Jump to content

Chris Jacke

From Wikipedia, the free encyclopedia

Chris Jacke
No. 13
Personal information
Born: (1966-03-12) March 12, 1966 (age 58)
Richmond, Virginia, U.S.
Height:6 ft 0 in (1.83 m)
Weight:207 lb (94 kg)
Career information
High school:J. J. Pearce
(Richardson, Texas)
NFL draft:1989 / Round: 6 / Pick: 142
Career history
Career highlights and awards
Career NFL statistics
Field goals made:202
Field goals attempted:265
Field goal %:76.2
Longest field goal:54
Player stats at PFR

Christopher Lee Jacke (born March 12, 1966) is an American former professional football player who was a placekicker in the National Football League (NFL), primarily for the Green Bay Packers. He was a first-team All-Pro in 1993 and was inducted into the Green Bay Packers Hall of Fame in 2013.[1]

Before his NFL career, Jacke played college football for the UTEP Miners. He was selected by Packers in the sixth round of the 1989 NFL Draft.[2] He went on to play eight seasons with Green Bay from 1989 to 1996. In his last year with the Packers, he assisted them to a 13–3 record and a win in Super Bowl XXXI over the New England Patriots. In 1997, Jacke became a free agent and was signed by the Pittsburgh Steelers. During training camp he was injured and never played a game for them. Later that season he was signed by the Washington Redskins, only playing in one game. He finished his football career with the Arizona Cardinals for the 1998 and 1999 NFL seasons.[3]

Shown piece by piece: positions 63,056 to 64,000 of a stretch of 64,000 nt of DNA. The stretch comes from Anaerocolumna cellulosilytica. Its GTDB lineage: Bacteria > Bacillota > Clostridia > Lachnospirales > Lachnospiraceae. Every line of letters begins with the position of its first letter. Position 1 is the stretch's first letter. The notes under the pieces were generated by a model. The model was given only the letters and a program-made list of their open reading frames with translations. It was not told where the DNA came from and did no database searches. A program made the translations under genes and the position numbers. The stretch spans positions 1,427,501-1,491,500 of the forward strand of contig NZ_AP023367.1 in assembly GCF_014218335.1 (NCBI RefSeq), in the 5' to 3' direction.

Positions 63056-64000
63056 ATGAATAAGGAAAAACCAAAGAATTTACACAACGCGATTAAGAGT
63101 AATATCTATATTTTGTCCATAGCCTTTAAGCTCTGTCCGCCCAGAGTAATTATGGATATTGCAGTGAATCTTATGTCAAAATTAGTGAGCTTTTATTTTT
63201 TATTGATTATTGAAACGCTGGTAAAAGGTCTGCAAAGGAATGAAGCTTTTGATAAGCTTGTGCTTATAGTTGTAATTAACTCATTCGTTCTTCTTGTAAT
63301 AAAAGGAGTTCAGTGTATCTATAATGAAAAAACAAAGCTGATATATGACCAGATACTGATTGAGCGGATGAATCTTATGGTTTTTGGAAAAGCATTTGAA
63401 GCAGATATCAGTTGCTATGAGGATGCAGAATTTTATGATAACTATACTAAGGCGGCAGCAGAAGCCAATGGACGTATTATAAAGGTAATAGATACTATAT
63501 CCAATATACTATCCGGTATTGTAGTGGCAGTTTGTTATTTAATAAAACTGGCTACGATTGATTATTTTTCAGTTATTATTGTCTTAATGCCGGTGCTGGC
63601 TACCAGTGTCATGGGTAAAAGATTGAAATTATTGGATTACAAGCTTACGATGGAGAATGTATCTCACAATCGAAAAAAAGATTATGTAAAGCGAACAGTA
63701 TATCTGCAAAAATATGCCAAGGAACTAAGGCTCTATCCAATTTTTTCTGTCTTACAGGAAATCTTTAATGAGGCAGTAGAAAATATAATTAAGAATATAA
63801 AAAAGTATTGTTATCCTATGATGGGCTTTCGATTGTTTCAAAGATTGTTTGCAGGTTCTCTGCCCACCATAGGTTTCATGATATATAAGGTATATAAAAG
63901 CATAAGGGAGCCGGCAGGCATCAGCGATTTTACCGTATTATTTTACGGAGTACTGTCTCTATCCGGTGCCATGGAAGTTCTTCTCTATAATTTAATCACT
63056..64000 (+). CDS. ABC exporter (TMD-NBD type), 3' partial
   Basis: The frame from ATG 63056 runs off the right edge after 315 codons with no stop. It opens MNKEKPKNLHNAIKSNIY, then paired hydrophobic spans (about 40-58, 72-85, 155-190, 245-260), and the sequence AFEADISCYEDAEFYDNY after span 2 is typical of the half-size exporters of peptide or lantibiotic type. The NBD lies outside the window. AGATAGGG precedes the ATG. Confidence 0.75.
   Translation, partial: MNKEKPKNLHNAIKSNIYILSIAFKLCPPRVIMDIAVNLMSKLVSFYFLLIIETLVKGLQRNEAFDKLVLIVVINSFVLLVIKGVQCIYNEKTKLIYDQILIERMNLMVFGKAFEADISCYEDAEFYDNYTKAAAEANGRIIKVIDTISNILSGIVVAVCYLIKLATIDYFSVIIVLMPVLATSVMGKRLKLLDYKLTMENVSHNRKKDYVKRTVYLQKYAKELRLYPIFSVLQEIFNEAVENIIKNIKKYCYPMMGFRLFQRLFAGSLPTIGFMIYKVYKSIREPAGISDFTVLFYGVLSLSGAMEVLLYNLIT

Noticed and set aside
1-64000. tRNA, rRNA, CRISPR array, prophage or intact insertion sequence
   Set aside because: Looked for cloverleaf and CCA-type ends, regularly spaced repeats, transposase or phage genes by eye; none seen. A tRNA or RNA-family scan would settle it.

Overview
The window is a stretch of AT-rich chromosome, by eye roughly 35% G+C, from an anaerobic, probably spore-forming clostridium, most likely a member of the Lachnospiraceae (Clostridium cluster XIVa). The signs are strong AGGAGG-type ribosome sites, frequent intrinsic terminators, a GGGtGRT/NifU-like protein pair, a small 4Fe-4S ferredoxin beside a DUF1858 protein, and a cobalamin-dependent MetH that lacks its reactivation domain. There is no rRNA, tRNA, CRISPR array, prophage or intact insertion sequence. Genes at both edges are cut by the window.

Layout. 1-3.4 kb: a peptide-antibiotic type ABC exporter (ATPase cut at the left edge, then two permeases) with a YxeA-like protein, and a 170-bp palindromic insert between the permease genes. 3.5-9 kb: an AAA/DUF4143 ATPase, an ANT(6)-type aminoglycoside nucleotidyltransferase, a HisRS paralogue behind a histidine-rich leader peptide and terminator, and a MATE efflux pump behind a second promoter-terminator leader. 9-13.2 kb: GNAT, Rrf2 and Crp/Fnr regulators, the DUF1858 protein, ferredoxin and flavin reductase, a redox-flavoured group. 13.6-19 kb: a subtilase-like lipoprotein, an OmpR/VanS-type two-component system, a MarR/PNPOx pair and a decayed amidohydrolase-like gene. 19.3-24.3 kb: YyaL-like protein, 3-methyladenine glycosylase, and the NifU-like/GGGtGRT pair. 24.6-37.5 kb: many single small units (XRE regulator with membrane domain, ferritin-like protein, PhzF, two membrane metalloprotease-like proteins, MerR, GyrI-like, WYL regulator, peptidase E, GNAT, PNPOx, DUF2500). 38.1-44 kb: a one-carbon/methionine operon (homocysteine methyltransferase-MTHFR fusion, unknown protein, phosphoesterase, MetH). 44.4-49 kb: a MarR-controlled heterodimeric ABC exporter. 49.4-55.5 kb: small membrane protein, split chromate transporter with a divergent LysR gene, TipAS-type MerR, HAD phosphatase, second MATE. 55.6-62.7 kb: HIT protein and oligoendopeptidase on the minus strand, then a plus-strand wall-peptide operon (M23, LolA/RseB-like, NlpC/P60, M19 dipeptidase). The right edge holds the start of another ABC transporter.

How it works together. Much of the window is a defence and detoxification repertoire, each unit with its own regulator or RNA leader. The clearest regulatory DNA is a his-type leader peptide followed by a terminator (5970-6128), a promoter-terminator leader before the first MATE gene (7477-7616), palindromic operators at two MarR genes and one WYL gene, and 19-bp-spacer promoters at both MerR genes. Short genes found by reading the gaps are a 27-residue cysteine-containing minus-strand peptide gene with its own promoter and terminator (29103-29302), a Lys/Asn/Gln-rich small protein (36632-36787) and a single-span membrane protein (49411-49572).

Jacke previously held a record for the longest field goal to end overtime (53 yards) and is fourth behind Mason Crosby, Ryan Longwell and Don Hutson all time for the Packers in scoring.[4] He was inducted into the Green Bay Packers Hall of Fame in 2013.[5]


  1. ^ Silverstein, Tom (January 22, 2013). "Gbaja-Biamila, Jacke to be inducted into Packers Hall of Fame". Milwaukee Journal Sentinel. Retrieved April 17, 2022.
  2. ^ "1989 NFL Draft Listing". Pro-Football-Reference.com. Retrieved May 27, 2023.
  3. ^ "Chris Jacke". NFL.com. Archived from the original on June 27, 2001. Retrieved January 28, 2020.
  4. ^ Woods, Mike (January 11, 2015). "Crosby becomes Packers' all-time leading scorer". PackersNews.com. Retrieved April 17, 2022.
  5. ^ Christl, Cliff. "Chris Jacke". Packers.com. Archived from the original on May 23, 2023. Retrieved September 20, 2023.